It’s no secret that I’ve railed against Americans’ petty foolishnesses of late.
I know that the real “real America” isn’t the one being portrayed in the media, with the misspelled banners and the weight problems and the blind allegiance to charismatic figures claiming a return to God via a wide array of merchandising.
I know that the real “real America”—the America I love—is a living, breathing amalgam of hardworking men and women, from all sides of the political aisle, who put in an honest day’s work every single day to keep this country functioning 24/7.
Admittedly, it’s easy to demonize a group that believes differently than we do.
Throughout America’s history, the “other” has always been painted derogatorily. When the Republicans are in power, the Democrats are bleeding heart hippie commies who want abortions. When the Democrats are in power, the Republicans are uneducated religious fanatics who are slaves to big business. Hell, even in our recent past as a nation, from McCarthyism to segregation, steps were taken to institutionalize our mistrust of the unfamiliar. We seem to be naturally built to think less of those whose perspectives, skin color, gender, sexual orientation, hair color, etc. are different from ours.
But alas, the ideals of democracy demand that all groups be included.
And the ideals of democracy endow us with rights and responsibilities.
And I think forgetting that or marginalizing what that really means is what frequently gets us in trouble in our public discourse.
Joe Klein has an interesting op-ed in Time magazine about how democracy can be operationalized. He talks about the concept of a kleroterion, an ancient process that basically puts the decision-making power for governmental processes in the hands of ordinary, randomly-selected citizens. It’s kind of like jury duty on steroids, only for deciding how to spend FY 2011 funds instead of whether a criminal should be executed.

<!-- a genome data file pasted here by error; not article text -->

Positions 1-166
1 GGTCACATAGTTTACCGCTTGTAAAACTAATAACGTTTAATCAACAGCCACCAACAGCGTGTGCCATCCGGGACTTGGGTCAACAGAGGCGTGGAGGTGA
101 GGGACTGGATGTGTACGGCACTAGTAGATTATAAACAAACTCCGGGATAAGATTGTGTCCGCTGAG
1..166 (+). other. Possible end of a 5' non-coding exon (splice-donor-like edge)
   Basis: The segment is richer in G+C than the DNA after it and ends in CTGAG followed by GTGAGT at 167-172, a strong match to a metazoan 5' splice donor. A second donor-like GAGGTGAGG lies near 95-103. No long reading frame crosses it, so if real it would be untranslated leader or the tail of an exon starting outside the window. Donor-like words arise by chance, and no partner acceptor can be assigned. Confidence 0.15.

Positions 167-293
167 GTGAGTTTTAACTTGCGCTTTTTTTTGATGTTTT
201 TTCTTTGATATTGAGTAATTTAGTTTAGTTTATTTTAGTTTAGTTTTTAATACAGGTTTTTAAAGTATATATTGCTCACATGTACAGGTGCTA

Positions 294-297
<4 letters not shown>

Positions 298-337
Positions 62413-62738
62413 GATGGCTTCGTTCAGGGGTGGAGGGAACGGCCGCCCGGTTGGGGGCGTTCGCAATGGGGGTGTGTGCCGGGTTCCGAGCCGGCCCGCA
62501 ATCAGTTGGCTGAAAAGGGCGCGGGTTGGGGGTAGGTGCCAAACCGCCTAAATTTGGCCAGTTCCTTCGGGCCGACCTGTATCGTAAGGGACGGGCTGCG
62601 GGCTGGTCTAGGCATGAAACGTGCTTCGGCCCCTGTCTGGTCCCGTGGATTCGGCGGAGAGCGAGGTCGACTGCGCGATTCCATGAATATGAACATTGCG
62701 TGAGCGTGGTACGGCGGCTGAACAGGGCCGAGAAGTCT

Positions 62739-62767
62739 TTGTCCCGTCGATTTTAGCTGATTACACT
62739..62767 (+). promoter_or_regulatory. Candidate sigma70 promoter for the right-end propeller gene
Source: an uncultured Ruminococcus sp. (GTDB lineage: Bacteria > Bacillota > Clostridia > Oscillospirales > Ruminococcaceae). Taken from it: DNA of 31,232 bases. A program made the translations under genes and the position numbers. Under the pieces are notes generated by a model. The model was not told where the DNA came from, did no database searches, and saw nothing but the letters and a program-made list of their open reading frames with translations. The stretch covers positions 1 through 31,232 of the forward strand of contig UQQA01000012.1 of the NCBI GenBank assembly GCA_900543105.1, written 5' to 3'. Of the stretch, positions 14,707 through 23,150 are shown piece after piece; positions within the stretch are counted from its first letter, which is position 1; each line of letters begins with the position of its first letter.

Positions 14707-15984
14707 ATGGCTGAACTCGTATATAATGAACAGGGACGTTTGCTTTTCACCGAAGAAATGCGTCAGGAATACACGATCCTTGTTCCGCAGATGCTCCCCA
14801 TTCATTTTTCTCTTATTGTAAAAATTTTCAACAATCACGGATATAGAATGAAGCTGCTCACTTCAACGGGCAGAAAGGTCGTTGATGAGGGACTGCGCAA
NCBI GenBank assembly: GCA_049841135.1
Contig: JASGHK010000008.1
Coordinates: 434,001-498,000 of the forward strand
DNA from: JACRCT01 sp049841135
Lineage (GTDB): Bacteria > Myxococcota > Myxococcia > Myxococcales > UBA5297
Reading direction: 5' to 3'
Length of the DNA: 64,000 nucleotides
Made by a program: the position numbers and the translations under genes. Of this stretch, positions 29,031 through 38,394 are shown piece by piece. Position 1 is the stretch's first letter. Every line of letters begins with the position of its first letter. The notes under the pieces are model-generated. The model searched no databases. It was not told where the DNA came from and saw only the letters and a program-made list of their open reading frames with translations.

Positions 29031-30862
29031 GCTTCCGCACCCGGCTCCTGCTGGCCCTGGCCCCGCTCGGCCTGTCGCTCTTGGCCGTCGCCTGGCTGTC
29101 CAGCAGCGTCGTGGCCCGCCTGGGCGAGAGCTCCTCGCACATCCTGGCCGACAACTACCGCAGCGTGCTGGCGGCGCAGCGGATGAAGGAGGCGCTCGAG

He then conjectures, based on some modern-day iterations of the kleroterion, what it would be like if America were run more like a democracy.
What would that be like indeed?
I have to admit that I’ve often looked at the “other” with disdain and mistrust. I’ve perpetuated the soft (or not so soft, as the case may be) bigotry of low expectations.
If I were to truly embrace the ideals of democracy—and stood for everything that entails—it may mean that I let my blood simmer rather than boil every time I hear Beck or Palin share their views about how the country should be run.
It may also mean that I need to take responsibility for being the solution to the problem rather than supplying the fuel.
I understand that we can get caught up in the daily minutiae of putting food on our table. And I understand that it’ll take time and tremendous effort to cut through the weeds and bullcrap from all nooks and crannies of the political machine. But every once in a while (and perhaps close to mid-term elections), I think it would do us well as a country to stop and think about what being part of a democratic society—indeed, the world’s greatest democracy—really means.